By Todd Wilkinson EBS Environmental Columnist
Is there life after working as a Yellowstone Park ranger? In the case of Mimi Matsuda, a Bozeman resident and one of the most exciting contemporary wildlife artists of her generation, the answer is not only “heck, yes,” but it comes with an exclamation point.
Matsuda’s collectible art, which is a mix of both coveted originals and imagery that appears on limited edition lithographs, T-shirts, coffee mugs, dinner plates and even COVID-19-era masks, is noted for its whimsical, colorful anthropomorphizing of our region’s most iconic critters.
Originally a science major in college, Matsuda’s visual bestiary is an outgrowth of her work as a naturalist-interpreter in Yellowstone with a keen eye for observing both humans and animals, and, of course, great talent as an artist. I asked her about some of the people who influenced her style and evolution as a painter.
“My mother was an art teacher and I was raised with creative outlets everywhere,” Matsuda said. “My great grandfather, William Muir, was a commercial illustrator in New England, illustrating some of Webster’s Dictionary and Winchester Rifles. Growing up, I soaked up the art of great illustrators like Norman Rockwell, NC Wyeth, and Maxfield Parrish. Rockwell really tapped into instantly conveying human emotion. I loved Robert Bateman and Bev Doolittle; we had their large picture books at home to marvel over. I admire Rosa Bonheur, French animal painter from the 1800’s [and] also greatly admire Bozeman artist DG House, whose friendship and mentorship has been heartfelt and golden.”
Matsuda was well aware of the combination of Thomas Moran’s paintings and William Henry Jackson’s photographs that helped convince Congress to pass legislation creating Yellowstone in 1872. Matsuda in her own way has tried to elevate ecological awareness through her art and as her stature has risen, she has supported conservation efforts.
“There are endless ways to portray wildlife through art,” she said. “Gather a group of artists together and have them paint the same subject and I bet you’ll see dozens of different interpretations. My wildlife art centers on drawing a direct link from animal to human viewer. I think my art resonates because [viewers] recognize themselves, or someone they know, in the art.”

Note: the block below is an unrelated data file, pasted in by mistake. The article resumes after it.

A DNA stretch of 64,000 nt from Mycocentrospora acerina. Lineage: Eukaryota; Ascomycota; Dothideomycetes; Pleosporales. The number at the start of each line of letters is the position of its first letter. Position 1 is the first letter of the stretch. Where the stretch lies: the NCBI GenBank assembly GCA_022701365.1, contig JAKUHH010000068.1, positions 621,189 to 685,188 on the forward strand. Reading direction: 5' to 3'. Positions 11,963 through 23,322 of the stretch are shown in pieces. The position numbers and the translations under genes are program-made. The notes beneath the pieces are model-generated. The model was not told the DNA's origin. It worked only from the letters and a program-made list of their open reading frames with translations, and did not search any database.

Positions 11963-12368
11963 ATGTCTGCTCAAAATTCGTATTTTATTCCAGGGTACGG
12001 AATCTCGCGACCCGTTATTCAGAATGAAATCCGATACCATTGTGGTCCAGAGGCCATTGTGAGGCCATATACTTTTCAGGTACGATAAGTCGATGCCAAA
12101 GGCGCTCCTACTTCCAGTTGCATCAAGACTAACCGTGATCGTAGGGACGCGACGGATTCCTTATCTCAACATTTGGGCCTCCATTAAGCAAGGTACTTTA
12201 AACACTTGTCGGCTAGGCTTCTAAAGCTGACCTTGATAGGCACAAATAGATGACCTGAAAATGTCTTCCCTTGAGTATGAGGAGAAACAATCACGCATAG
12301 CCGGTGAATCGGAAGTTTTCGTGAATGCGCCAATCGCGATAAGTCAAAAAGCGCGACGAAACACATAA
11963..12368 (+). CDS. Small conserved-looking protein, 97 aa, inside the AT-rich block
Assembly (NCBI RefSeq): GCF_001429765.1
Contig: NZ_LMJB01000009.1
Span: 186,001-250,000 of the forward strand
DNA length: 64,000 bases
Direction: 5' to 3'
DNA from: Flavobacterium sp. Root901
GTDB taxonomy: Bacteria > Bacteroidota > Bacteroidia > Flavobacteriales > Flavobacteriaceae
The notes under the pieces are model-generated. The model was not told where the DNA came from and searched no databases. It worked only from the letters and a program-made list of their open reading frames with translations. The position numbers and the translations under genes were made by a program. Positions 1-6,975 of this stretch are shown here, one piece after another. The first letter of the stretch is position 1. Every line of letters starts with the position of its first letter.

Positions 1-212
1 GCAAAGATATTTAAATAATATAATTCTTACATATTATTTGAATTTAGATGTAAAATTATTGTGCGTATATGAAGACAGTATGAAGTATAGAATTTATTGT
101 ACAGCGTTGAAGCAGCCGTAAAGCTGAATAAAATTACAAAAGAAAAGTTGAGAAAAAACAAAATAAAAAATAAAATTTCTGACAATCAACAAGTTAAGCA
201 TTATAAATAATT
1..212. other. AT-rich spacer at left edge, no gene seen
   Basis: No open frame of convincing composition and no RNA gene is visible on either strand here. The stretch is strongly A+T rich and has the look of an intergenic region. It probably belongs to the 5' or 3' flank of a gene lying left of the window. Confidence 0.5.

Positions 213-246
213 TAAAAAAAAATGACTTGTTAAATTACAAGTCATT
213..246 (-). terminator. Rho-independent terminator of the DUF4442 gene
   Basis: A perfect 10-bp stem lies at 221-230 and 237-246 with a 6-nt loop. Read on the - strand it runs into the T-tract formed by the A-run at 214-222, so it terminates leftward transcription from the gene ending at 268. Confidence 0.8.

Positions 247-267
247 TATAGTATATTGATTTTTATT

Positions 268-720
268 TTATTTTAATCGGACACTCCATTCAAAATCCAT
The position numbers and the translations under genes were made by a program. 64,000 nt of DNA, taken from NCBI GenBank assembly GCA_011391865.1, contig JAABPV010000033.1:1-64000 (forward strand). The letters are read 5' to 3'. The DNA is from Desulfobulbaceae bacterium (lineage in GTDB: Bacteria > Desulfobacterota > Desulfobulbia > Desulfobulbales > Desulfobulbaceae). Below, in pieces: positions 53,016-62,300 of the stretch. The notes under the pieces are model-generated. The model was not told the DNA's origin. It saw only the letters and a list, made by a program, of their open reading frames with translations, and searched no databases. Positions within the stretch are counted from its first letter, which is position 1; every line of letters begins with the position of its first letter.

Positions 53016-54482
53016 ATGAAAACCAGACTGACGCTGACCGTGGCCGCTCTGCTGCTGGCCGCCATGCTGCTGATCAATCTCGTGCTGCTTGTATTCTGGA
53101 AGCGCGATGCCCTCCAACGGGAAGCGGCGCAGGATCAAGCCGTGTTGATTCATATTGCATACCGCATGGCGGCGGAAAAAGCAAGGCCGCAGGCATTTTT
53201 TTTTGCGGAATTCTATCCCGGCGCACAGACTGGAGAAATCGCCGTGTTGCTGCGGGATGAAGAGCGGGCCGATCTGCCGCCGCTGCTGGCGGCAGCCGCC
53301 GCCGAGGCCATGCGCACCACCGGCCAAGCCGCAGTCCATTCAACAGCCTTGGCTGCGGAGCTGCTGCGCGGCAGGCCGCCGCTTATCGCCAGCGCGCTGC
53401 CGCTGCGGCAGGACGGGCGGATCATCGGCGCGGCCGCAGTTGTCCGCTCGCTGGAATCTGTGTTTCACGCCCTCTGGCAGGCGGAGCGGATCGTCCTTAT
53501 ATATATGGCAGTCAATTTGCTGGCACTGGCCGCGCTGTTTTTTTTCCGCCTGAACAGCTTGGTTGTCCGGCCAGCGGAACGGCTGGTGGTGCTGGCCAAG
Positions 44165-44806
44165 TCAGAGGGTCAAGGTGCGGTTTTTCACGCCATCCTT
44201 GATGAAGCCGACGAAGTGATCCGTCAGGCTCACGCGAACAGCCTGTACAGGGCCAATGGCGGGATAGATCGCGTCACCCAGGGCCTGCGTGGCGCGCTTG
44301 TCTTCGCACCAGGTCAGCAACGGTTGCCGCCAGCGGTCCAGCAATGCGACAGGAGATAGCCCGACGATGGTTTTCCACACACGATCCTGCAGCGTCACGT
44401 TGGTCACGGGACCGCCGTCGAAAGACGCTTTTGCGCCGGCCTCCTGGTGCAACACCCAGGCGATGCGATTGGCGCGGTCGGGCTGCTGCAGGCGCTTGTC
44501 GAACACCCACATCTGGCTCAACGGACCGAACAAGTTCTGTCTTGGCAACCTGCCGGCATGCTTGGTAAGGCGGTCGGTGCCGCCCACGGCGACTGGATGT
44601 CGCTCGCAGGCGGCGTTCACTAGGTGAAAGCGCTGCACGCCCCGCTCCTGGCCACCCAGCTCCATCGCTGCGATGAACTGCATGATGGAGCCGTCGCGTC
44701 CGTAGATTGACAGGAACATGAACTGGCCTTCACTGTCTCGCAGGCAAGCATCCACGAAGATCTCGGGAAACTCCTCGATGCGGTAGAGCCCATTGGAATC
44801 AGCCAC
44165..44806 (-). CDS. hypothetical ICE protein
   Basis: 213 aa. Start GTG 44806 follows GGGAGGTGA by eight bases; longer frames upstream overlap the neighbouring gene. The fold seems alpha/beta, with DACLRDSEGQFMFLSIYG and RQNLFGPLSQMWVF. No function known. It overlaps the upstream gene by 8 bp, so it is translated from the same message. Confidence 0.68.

One of her pieces, “Wildlife, Watching,” has been transforms animals into “wildlife watchers” carrying cameras. “Mountain Goat, Mountain Bike” is a favorite of mountain biking parents introducing the sport to their kids. “Birds of a Feather” is a favorite of fly fishers who love to spend time with friends on the water. Meanwhile, “Worth the Wait” has been seen by millions visiting Old Faithful.
Depicting a raven hoping to snag a taste of ice cream, it has a double entendre reminder for tourists to be patient until the world’s most famous geyser erupts. She has seen the impact of Yellowstone literally change peoples’ lives for the better.
About working in the park “as a dream job come true,” Matsuda reflects on of her favorite activities—helping young park visitors complete a series of learning tasks that enabled them to become inducted into the Junior Rangers program.
“A large part of my job was to listen and learn from visitors,” she said. “Many times I would spend time just listening to people recount their stories from the past. It was wonderful to share experiences and to observe wildlife on guided hikes, along with my groups. I was a ranger-naturalist for so long that some of the children I inducted into Junior Rangers came back to visit me as grown adults. It made me feel so happy.”
Today, Matsuda herself is a mother of twins and helping the wild country she loves become imprinted on them.
I asked her to explain her belief that there is a connection between all life forms as sentient beings.
“The true push behind my art is this: I put viewers in the perspective of animals so that they realize that animals have a whole suite of desires/goals/needs alike to ours. We are closer to other animals than we realize. We are the same underneath. Their lives are as authentic and as worthy as our own.
“It is not our species’ place to rank other species as greater or lesser. It is my wish for humanity to be gracious enough to allow all other species the right to live out their lives. Our species would truly suffer from the loss of the animals from this planet. I think this is a vital fight.”
Visit mimisatsudaart.com to view Matsuda’s work.
Todd Wilkinson is the founder of Bozeman-based Mountain Journal and is a correspondent for National Geographic. He also authored of the book “Grizzlies of Pilgrim Creek,” featuring photography by Thomas D. Mangelsen, about famous Jackson Hole grizzly bear 399.